U.S. researchers testing 10 popular antiviral products for Android devices say
all could be easily defeated by even the most simple obfuscation techniques.
Northwestern University researchers, working with colleagues from North Carolina State University, tested six known viruses against the fully functional versions of the Android antiviral products, most of which have been downloaded by millions of users, and found that all could be evaded.
"The results are quite surprising," Northwestern computer scientist Yan Chen said. "Many of these products are blind to even trivial transformation attacks not involving code-level changes -- operations a teenager could perform."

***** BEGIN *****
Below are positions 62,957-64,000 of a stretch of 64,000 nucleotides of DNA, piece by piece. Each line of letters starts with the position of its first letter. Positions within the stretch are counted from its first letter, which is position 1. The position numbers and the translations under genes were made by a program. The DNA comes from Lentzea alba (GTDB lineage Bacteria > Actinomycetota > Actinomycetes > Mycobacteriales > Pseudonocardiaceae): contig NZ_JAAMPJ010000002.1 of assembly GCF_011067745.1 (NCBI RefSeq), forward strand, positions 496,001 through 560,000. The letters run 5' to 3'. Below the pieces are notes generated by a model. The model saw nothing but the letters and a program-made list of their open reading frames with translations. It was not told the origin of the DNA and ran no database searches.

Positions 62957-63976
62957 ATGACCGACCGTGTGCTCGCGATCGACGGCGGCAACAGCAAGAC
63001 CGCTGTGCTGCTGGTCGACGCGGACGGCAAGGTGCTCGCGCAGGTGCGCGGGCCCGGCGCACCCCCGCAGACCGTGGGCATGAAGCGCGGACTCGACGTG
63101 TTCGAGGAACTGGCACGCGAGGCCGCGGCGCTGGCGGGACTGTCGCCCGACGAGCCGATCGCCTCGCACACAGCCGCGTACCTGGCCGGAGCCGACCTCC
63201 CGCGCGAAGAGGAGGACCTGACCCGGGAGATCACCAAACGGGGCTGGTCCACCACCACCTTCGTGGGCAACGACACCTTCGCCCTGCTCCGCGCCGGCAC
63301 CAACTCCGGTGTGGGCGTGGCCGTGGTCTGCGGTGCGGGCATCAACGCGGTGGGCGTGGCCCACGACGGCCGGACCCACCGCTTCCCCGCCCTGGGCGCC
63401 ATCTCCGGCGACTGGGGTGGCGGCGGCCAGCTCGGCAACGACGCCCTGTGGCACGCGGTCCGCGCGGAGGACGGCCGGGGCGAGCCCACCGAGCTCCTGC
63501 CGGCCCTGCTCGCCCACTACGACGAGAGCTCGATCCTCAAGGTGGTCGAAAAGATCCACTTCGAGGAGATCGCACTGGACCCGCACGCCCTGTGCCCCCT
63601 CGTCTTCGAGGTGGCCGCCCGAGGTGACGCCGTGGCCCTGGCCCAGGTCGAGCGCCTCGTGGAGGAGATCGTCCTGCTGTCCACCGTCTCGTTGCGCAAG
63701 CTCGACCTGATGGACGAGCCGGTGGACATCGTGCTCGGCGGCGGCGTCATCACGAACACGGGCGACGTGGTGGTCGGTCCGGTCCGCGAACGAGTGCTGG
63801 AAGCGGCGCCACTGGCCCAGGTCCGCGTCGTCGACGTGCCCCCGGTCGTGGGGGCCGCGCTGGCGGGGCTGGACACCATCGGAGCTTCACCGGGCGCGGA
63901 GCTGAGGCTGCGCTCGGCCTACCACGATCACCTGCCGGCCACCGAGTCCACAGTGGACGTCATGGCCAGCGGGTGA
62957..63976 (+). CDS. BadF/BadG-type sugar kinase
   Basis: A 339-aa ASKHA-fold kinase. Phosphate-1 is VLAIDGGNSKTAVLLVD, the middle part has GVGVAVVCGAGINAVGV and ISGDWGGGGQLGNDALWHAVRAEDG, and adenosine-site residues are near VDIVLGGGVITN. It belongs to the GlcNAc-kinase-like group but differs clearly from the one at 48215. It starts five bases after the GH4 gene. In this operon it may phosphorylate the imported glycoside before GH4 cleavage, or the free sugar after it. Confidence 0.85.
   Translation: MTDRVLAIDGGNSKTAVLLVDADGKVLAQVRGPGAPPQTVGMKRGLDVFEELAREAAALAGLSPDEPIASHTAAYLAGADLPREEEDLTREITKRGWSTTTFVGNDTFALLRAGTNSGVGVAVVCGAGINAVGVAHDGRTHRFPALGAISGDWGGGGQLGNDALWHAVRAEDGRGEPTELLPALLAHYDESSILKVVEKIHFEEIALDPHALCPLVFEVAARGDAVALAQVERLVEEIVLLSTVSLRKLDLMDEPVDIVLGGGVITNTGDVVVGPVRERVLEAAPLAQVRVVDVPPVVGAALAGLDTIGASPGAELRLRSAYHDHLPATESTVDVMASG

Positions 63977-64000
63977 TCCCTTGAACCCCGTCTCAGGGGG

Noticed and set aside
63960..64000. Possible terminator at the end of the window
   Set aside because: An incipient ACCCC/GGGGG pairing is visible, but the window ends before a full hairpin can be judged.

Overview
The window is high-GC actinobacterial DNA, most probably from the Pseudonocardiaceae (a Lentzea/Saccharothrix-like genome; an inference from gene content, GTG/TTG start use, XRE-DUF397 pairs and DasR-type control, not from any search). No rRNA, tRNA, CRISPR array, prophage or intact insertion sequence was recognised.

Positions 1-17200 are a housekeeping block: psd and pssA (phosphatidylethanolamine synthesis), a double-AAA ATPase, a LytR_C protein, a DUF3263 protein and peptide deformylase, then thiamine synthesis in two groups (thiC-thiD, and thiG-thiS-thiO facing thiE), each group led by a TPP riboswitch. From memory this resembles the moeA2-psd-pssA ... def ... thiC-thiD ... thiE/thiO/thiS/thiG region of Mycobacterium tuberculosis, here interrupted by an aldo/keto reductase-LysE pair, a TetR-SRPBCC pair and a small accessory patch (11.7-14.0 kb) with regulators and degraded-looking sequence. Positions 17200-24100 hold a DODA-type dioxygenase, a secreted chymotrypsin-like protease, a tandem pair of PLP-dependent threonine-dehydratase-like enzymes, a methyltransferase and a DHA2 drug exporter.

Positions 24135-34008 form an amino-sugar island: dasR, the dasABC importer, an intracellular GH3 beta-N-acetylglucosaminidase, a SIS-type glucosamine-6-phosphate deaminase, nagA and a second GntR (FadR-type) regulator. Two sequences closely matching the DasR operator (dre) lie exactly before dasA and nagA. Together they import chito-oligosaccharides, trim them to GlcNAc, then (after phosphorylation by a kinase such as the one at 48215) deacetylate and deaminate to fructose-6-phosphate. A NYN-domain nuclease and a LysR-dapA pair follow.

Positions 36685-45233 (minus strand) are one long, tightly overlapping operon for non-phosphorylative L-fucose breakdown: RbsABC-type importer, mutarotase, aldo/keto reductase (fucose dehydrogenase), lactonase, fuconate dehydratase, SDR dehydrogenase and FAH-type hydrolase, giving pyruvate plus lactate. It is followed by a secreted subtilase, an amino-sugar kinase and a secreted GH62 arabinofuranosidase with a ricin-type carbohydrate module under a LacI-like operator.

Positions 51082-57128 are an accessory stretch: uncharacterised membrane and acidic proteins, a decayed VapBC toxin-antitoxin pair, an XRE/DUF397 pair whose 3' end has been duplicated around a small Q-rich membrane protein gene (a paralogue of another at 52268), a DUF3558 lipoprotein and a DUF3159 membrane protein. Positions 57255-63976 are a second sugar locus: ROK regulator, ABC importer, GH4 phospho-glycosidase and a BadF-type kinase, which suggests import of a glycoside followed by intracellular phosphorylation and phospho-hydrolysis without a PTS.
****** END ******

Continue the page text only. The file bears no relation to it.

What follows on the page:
The researchers used common techniques such as simple switches in a virus's binary code or file name, or running a command on the virus to repackage or reassemble it, then tested dozens of the transformed viruses on the antiviral products, finding many of them slipping through the software unnoticed.
The products' vulnerabilities are due to their use of overly simple content-based signatures, special patterns the products use to screen for viruses, the researchers said.
Antiviral products are improving, they acknowledged; last year, 45 percent of signatures could be evaded with trivial transformations, while this year the number has dropped to 16 percent.
"Still, these products are not as robust and effective as they must be to stop malware writers," Chen said in a Northwestern release Thursday. "This is a cat-and-mouse game."
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